Any ideas?: Can anyone advise me on where to go... - Thyroid UK

Thyroid UK
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Any ideas?

Snew
Snew

Can anyone advise me on where to go next with all this as my GP doesn't really seem to know.

I was diagnosed with hypothyroidism around 6 years ago. My blood results always seem to come back in the "normal range" or "slightly out of range" for a number of things. Recently through a lot of pushing I've had some more tests which have revealed a Vitamin D deficiency, slightly high Testosterone level and a kidney cyst.

For the past 5 years since giving birth to my first child I've had mouth ulcers almost constantly, I have a lot of other vague symptoms that can't really be proven like exhaustion, aching, pain, always cold especially hands and feet etc. It only goes away when I'm pregnant.

Since having my second child I had shingles (for the second time - first time was as a teenager), then I lost weight quite suddenly around a year after giving birth. Shortly after my periods returned and my symptoms returned. I eat a LOT. I can't gain the weight back, the weight loss has slowed down but I'm basically on a diet designed to make me gain a kilo a week. My periods are causing me a lot of issues - mainly pain and very heavy. They're also becoming more frequent and a lot of my other symptoms such as the mouth ulcers seem to be linked in with the cycle.

In the past 5 years I've had a lot of blood tests, seen gastroenterology, had an endoscopy and a colonoscopy, seen a dental consultant and had an ultrasound of my kidneys, liver, stomach, and reproductive system. I have a referral to urology to check a cyst and a referral to rheumatology.

Is it all likely to be linked to my thyroid? Are there other conditions that are linked to hypothyroidism or is it something else entirely?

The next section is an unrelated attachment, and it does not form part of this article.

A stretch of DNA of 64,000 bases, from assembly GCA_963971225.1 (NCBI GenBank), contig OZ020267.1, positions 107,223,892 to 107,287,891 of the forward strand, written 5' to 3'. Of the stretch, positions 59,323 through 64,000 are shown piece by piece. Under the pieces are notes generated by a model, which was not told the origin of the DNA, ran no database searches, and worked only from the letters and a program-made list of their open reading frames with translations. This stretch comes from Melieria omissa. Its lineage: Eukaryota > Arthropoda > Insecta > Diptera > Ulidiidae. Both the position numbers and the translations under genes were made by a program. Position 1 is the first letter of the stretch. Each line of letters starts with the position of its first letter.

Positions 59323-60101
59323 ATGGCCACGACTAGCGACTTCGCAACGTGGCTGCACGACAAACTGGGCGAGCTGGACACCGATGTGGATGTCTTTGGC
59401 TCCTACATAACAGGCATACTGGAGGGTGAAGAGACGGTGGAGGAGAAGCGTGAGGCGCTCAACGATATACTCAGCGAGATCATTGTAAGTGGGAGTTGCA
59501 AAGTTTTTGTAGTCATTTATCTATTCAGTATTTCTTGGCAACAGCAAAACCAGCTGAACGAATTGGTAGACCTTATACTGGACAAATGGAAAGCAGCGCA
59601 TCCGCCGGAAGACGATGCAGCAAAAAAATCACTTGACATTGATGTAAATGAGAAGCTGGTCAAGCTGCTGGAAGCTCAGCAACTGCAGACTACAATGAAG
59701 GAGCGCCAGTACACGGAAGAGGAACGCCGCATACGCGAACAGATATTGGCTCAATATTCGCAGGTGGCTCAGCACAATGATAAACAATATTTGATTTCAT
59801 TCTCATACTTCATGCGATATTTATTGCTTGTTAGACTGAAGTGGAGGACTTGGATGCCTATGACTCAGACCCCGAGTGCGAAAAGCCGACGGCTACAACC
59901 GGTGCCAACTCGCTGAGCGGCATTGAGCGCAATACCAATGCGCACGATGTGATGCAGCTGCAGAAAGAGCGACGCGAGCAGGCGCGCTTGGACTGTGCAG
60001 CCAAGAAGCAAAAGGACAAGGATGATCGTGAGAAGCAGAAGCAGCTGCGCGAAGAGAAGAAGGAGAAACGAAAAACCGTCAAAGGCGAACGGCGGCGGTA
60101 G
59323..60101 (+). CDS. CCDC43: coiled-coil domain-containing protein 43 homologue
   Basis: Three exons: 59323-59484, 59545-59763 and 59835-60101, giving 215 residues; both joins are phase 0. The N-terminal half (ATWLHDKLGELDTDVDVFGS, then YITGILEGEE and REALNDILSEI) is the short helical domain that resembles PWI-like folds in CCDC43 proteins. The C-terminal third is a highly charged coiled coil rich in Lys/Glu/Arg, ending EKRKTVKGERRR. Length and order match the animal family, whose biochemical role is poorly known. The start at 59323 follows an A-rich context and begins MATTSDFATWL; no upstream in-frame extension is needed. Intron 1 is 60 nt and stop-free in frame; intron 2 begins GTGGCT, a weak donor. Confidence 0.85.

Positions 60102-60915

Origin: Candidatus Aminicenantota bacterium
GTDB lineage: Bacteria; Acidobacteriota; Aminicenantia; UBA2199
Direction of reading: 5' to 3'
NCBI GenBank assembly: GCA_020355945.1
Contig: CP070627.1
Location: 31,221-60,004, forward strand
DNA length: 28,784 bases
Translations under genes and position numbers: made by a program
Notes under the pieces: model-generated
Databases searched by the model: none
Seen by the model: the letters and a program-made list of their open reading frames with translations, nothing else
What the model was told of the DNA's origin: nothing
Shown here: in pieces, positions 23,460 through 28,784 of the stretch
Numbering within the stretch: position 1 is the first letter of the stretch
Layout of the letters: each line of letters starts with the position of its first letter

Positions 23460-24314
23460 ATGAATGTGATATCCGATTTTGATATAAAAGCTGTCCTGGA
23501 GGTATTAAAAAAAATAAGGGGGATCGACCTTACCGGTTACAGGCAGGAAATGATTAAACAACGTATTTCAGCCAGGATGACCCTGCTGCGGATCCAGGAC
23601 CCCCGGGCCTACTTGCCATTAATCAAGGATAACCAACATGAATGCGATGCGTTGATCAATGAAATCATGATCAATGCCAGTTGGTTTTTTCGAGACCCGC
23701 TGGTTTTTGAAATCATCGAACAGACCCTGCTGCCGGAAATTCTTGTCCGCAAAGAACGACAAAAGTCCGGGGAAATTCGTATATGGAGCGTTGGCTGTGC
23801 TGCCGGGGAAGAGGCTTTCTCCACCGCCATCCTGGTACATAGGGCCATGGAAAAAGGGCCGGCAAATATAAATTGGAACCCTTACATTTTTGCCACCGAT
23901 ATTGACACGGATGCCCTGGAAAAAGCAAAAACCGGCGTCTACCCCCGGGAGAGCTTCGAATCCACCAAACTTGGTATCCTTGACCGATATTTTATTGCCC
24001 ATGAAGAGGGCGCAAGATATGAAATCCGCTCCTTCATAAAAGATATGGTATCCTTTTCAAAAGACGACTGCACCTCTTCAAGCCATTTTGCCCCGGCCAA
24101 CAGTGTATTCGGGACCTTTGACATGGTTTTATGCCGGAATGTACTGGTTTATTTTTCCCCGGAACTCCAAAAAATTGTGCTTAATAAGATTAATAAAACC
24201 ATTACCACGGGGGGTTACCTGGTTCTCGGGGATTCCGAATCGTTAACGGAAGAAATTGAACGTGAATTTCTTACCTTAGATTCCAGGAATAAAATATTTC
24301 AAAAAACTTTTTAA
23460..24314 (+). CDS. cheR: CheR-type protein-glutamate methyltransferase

12 Replies
oldestnewest

Can you give us some actual numbers, please? Results and ranges, doses and dates. Otherwise, we'll just be groping in the dark. :)

Snew
Snew
in reply to greygoose

I don't have access to anything recent - the GP just tells me they are all within range for thyroid.

I'm not sure about the vitamin D - just that I was prescribed supplementation in a high dose to take 3 times a week for 3 months.

The only level that I was actually told was Testosterone (I was confused being female) and I was told it was out of range by 0.1

I was started on 25mcg of Levothyroxine 6 years ago. A consultant endocrinologist increased to 50mcg a few months later when I was pregnant with my first child. Towards the end of my second pregnancy I was told that my TSH was just over the range it should be in but that they didn't want to adjust my dose as by the time it took effect I would have given birth and my levels would drop. Again I wasn't given any figures. I've been tested 3 times in the past 18 months and told it was "within range" but again no figures. 😣

greygoose
greygoose
in reply to Snew

Of course you have access. You live in the UK, and the law says you are entitled to a copy of your results. Just ask for them. If they refuse they are breaking the law, and there are measures you can take to force them to hand the copy over. You need to know exactly what was tested, and exactly what the result was, and you need to learn to understand them - we can help, there. You cannot just leave it all to your GP because his understanding of thyroid is very, very limited and he's likely to say things are 'fine' when they really aren't. And, just saying your results are 'in-range' is meaningless. It's where they fall in the range that is important.

So, ring the receptionist and tell her you want a print-out of your your last few sets of results, and that you will be round to collect them at her convenience. Smile as you say it, but don't apologise and don't beg. :)

Snew
Snew
in reply to greygoose

I meant immediate access to respond with results right now. I definately think it's a good idea to go and ask for print outs of all my recent tests. I will go and request them tomorrow :)

greygoose
greygoose
in reply to Snew

Good idea. :)

thyroidorwhat
thyroidorwhat
in reply to Snew

Women have testosterone just like men have estrogen ;p

Snew
Snew
in reply to thyroidorwhat

I know that. I was just surprised that mine was high considering that at the time of the test I was a breastfeeding woman. I assumed my estrogen would be more likely to be high

SlowDragon
SlowDragonAdministrator

For full Thyroid evaluation you need TSH, FT4, TT4, FT3 plus TPO and TG thyroid antibodies, also very important to test vitamin D, folate, ferritin and B12

Private tests are available. Thousands on here forced to do this as NHS often refuses to test FT3 or antibodies

thyroiduk.org.uk/tuk/testin...